A third scenario is for wide dispersal of nodes over a large geographic area. This is useful for measuring environmental conditions in deserts, on polar ice fields or in oceanic beds.

To gauge the applicability of using energy harvesting in a particular application it necessary to calculate the sensor node’s average power consumption per activity. In general, this is the amount of energy required for a measurement along with the energy to communicate the observation, multiplied by the number of times this occurs.

At one extreme are ultra low power sensors used for weather and environmental monitoring. As an example, a  pH sensor monitoring acidity levels in kelp bed floating at sea may require 50 uW of total power. Transmitting the data may require an additional 100 uW. A measurement and transmission cycle would require 150 uW of total power. These are very low data rate and very low cycle time for how often measurements are taken.

A more common example is a wireless module coupled with an energy harvesting element that can provide higher data bursts and take measurements more frequently. This requires module which is optimized for low power data transmission (and reception for two way communications) and a very low power usage during non-active times.

The ” XBee Wireless Solutions ” from Digi have been developed to meet the low power needs for wireless communications. What is advantageous to their solution is that they can provide a greater communications range while consuming power in the milli-watt range. This is about a 10x improvement over competing solutions, and makes this a viable solution for energy harvesting applications, as well as standard battery systems. Range is maximum of 90 meters.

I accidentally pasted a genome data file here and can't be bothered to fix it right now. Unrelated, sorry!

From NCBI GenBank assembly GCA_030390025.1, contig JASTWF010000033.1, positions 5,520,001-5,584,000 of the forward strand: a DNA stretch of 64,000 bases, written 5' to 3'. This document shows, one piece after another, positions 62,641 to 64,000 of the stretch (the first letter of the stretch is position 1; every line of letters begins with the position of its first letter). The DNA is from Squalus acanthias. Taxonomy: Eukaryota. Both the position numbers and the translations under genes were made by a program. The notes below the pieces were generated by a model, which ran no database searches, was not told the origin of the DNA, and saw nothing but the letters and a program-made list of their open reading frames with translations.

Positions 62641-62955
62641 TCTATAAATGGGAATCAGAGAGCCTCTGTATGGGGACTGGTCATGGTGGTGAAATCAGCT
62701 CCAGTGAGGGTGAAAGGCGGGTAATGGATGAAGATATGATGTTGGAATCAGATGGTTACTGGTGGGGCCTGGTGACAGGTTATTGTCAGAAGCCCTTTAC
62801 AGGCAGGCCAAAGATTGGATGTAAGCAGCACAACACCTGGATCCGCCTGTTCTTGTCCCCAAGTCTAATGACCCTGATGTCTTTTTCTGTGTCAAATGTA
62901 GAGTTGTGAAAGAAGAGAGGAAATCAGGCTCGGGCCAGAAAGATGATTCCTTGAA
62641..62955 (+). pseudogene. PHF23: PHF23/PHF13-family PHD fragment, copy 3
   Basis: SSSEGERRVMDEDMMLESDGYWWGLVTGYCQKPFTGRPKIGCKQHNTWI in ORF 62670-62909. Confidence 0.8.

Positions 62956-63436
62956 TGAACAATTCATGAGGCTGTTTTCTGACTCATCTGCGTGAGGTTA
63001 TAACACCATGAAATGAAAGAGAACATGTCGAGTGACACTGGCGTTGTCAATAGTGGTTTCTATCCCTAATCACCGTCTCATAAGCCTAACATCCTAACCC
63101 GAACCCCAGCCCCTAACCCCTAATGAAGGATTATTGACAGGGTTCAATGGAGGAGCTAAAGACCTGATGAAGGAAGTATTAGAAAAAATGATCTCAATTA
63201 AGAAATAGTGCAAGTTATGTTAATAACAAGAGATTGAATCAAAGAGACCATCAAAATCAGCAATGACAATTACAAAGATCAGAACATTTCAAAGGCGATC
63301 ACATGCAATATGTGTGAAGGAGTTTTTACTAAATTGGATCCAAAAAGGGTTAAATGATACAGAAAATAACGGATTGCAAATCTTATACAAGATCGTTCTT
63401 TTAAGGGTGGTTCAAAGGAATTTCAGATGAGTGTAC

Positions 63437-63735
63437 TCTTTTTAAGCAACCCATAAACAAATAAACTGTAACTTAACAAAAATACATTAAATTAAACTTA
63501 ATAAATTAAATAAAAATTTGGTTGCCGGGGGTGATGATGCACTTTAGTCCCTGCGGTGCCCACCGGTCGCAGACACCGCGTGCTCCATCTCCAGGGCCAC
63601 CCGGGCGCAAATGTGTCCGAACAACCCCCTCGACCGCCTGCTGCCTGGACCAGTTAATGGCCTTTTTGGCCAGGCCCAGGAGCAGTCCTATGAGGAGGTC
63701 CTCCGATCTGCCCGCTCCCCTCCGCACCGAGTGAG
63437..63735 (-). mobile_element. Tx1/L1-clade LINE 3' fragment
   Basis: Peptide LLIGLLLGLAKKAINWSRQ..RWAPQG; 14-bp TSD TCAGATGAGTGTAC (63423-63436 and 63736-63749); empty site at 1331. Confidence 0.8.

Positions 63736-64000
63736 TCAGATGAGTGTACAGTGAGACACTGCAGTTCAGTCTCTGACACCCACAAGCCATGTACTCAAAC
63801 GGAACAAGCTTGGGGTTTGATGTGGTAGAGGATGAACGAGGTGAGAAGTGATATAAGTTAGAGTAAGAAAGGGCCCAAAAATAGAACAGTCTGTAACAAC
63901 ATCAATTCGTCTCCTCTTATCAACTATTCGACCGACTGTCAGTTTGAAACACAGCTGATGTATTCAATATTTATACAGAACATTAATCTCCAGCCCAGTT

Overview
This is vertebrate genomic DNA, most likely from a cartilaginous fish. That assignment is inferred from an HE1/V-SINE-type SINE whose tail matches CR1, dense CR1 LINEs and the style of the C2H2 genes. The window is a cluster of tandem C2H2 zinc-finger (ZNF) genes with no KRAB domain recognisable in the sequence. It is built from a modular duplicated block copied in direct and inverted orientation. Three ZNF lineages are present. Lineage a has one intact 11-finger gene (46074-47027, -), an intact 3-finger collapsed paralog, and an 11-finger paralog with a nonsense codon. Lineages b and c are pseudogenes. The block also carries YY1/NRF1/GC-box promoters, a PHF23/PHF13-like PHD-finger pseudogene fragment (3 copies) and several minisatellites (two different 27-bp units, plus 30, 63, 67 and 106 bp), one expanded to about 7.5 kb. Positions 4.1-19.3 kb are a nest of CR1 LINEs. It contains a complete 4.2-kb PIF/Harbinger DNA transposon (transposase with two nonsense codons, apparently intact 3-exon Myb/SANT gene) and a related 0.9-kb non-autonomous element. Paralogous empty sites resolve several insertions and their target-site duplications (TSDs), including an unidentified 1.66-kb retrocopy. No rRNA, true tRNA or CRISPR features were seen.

Looking at the ” XBee 802.15.4 ” module which communicates using the standard IEEE 802.15.4 protocols, the power consumption specifications are:

  • Transmit current:  35 mA (@ 3.3 V) normal mode (45 mA (@ 3.3 V) boost mode)
  • Receive current:    50 mA (@ 3.3 V)
  • Power-down sleep current:  <10 µA at 25° C

Digi also offers a ” XBee DigiMesh 2.4 ” module which communicates at 2.4 GHz using proprietary protocols and has similar power and range specifications.

Recalling the earlier table for energy harvesting sources, there is sufficient power available through either sunlight or wind to continuously power a wireless sensor node built with the Digi XBee technology. Using other ambient sources, it would be necessary to harvest and store energy between measurement and communication cycles, but it is still realizable for practical applications.

In conclusion, wireless sensor networks powered by energy harvesting can provide a significant cost benefit over the lifetime of the application. There is also a significant initial cost advantages by not requiring wiring, and the installation cost of wiring, to power and communicate with the nodes. These devices can be deployed in many new areas for service which were previously not accessible due to power limitations. Finally, with off-the-shelf modules it is easy and quick to develop both a concept and a fully deployable network.

(Photo Credit – iStockPhoto)